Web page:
Call of the Wild

Article excerpt

Byline: Rebecca Dana

Why the rich have fallen for big-game hunting.

There is not much that links Donald Trump Jr., son of the wispy-haired real-estate mogul, with Theodore Roosevelt, 26th president of the United States. Yet the two men do share a home state, an Ivy League pedigree, and one other notable distinction: they both shot an elephant.

Roosevelt was a famously swash-buckling big-game hunter who killed or trapped more than 11,000 animals during a 1909 safari through Central Africa financed by Andrew Carnegie. The younger Trump bagged his kill last year on a trip to Zimbabwe with his brother Eric. The pair earned the ire of People for the Ethical Treatment of Animals recently when photos surfaced of Donald Jr. hoisting severed elephant parts in the air, an ammo belt hanging slack around his waist.

The Trump boys, both employees of their father, are hardly alone in pursuing the masculine ideal Roosevelt so stirringly embodied. Ernest Hemingway, an avid hunter, in 1933 went on an African safari modeled after the late president's. William Faulkner pursued his game in the woods near Oxford, Miss. Just last month saw the passing of James "Wildman" Morehead, another accomplished hunter. The highly decorated Air Force colonel shot innumerable animals on his late-life safaris, including a baboon in Ethiopia and an African lion he made into a rug.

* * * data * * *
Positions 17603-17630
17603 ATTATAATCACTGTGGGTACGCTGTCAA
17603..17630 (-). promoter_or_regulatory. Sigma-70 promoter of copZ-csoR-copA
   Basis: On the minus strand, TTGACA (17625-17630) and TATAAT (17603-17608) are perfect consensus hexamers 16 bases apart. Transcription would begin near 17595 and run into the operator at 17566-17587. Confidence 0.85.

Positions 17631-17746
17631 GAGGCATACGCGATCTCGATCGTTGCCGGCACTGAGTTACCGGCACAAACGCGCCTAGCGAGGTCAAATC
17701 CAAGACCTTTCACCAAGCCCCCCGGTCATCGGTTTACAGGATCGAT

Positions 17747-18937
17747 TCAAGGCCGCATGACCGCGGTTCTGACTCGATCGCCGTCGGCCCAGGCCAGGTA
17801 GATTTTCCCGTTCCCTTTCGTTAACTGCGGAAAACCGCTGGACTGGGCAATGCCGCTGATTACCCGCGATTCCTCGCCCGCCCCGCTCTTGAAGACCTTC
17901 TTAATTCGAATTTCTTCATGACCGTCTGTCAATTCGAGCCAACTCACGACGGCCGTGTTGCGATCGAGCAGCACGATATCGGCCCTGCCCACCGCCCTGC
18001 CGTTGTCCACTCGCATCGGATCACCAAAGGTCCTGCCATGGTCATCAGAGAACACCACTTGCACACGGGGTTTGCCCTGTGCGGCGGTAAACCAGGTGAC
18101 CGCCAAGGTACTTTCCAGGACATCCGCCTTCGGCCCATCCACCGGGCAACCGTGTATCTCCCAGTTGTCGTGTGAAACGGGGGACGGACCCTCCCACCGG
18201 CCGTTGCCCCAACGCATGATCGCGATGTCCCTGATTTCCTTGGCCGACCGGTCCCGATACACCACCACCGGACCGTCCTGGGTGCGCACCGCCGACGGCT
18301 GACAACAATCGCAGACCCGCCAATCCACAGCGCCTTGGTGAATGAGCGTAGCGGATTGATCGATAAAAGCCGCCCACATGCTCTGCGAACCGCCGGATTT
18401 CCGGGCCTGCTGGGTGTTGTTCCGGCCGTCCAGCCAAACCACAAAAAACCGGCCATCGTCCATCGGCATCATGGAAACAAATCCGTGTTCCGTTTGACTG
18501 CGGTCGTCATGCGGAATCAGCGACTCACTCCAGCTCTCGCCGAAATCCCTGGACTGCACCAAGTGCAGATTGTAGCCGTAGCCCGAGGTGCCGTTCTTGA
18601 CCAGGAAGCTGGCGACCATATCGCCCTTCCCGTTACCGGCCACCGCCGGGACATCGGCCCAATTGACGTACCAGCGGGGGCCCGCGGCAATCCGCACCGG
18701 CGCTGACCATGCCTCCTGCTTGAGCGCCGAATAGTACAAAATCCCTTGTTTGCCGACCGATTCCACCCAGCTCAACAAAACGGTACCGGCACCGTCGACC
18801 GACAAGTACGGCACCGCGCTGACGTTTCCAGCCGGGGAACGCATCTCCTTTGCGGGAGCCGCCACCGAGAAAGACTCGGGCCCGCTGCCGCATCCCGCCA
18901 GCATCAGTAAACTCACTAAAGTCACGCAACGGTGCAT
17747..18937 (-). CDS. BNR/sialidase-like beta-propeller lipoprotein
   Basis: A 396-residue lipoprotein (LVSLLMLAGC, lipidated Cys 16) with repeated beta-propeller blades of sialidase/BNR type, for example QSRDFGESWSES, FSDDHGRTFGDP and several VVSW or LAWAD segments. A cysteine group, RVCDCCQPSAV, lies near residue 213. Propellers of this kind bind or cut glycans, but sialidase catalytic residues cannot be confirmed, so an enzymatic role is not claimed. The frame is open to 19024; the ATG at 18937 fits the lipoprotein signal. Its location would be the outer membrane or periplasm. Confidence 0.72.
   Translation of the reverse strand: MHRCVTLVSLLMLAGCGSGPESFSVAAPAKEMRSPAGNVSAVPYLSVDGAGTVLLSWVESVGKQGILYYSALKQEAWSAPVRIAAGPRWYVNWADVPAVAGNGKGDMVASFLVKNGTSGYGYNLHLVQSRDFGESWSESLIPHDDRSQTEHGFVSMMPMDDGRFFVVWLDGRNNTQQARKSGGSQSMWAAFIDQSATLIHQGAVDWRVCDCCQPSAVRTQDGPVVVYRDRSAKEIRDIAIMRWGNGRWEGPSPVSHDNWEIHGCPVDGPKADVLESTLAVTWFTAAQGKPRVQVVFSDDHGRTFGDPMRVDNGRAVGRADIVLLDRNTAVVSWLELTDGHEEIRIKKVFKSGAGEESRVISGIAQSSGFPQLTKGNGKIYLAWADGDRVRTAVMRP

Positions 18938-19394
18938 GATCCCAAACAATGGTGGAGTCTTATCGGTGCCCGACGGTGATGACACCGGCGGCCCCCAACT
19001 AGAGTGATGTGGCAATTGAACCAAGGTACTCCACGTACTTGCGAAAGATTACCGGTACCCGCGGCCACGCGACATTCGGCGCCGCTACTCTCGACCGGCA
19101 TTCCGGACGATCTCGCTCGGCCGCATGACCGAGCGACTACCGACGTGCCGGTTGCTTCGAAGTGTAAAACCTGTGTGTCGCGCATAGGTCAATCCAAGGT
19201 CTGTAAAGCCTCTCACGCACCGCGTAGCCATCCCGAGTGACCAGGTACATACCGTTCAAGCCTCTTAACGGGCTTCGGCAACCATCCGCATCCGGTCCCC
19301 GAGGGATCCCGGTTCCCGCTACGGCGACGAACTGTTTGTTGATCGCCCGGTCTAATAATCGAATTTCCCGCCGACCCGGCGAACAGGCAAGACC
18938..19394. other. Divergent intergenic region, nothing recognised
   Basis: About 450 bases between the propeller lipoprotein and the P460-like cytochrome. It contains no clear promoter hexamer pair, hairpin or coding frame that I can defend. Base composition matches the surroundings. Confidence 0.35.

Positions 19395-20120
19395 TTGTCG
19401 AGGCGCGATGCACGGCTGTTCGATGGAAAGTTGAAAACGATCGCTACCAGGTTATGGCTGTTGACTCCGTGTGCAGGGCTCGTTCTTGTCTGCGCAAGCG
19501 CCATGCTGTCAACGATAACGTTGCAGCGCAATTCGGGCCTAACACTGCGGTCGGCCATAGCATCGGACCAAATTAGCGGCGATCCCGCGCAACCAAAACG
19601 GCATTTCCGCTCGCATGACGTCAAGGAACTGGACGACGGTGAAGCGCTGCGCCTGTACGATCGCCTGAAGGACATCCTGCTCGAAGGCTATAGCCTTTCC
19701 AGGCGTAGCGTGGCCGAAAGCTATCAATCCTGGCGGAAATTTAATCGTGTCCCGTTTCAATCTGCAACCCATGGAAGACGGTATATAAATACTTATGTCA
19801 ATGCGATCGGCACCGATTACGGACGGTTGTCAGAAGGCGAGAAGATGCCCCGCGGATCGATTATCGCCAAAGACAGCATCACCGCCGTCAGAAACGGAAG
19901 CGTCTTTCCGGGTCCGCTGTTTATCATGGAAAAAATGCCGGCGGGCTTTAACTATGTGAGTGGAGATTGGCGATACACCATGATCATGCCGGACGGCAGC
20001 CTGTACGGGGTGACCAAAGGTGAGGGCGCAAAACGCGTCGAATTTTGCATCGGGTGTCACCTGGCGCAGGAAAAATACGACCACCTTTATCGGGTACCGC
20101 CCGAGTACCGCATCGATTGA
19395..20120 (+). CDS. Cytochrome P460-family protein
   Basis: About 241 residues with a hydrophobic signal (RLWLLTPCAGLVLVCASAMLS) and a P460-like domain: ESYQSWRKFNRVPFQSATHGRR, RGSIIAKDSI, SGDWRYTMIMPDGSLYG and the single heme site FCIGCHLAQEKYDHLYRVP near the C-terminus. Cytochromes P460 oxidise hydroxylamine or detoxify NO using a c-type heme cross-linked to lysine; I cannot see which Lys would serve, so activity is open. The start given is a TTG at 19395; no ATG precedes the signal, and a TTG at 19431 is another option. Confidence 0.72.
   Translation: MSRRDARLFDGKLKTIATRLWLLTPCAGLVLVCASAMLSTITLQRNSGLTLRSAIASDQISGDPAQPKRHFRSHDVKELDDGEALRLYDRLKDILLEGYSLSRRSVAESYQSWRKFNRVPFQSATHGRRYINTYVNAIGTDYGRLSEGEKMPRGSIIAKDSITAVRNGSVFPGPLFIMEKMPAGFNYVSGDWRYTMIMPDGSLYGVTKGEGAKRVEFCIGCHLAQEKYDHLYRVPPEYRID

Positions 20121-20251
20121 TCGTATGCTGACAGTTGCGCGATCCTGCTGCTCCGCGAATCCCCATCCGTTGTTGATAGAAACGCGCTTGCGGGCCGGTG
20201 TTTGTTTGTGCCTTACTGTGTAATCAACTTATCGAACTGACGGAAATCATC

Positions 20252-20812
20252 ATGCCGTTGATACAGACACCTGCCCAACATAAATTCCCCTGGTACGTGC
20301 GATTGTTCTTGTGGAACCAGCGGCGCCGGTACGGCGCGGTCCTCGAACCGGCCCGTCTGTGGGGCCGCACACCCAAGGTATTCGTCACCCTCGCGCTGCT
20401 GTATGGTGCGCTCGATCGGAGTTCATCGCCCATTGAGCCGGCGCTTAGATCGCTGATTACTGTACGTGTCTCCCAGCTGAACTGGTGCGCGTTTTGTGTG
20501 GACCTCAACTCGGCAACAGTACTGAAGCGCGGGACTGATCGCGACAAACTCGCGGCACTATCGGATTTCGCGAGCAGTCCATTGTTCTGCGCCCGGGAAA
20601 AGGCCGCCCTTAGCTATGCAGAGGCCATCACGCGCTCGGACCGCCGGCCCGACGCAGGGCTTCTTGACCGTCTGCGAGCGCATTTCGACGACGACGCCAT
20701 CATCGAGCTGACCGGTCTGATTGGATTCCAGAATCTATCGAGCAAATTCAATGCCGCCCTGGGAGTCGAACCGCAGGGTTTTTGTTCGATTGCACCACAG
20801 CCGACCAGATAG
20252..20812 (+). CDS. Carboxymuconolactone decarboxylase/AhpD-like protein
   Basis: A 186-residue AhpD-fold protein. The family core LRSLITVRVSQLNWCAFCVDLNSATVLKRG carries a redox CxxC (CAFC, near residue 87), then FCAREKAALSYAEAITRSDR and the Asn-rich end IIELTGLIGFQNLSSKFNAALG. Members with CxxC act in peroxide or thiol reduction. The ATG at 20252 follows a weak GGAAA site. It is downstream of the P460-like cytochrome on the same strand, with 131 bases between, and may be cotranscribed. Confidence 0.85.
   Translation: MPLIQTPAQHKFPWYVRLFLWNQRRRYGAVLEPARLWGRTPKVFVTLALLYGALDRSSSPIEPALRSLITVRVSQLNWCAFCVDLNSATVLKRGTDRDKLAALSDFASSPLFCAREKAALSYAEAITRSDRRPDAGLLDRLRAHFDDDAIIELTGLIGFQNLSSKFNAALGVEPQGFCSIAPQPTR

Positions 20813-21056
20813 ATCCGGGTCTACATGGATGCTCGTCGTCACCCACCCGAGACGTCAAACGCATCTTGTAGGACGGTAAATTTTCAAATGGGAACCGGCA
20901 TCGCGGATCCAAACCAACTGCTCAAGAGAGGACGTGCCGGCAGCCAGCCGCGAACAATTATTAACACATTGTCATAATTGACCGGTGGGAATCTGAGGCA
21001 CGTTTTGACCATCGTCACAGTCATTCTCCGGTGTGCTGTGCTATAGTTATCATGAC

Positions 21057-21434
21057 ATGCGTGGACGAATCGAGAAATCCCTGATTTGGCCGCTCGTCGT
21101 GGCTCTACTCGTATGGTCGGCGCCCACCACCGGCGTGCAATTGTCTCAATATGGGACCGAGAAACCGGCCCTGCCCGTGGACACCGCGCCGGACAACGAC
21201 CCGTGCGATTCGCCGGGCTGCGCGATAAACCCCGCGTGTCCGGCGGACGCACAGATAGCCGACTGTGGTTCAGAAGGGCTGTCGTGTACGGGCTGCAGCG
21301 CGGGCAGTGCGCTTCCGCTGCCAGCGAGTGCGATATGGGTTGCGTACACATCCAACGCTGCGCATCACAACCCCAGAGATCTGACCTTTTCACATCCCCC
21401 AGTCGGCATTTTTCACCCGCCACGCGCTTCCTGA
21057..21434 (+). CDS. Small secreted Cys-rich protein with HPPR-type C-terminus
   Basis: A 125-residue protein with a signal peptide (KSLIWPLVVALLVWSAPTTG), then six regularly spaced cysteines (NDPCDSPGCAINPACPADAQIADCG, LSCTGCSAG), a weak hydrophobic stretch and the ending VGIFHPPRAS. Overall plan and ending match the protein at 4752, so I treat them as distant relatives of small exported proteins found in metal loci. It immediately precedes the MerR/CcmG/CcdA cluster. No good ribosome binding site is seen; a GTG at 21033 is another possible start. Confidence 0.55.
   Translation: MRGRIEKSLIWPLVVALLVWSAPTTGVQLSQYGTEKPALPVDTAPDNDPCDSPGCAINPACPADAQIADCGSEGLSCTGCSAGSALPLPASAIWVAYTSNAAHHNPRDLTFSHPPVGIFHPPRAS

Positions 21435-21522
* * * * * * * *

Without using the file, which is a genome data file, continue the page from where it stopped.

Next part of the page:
Even dainty Hollywood has its share of gun toters: Shaquille O'Neal goes after goats and boars on trips he reportedly terms "Shaqfaris." Kurt Russell hunts elk. According to the National Rifle Association, Eva Longoria not only hunts, but also cuts and skins her own game.

"There's something very basic, particularly in the masculine psyche, that requires the killing of large animals," says Roosevelt bio-grapher Edmund Morris. There have been other iconic hunters through history--Britain's King George V, notably--but none has captured the masculine imagination quite like Roosevelt. …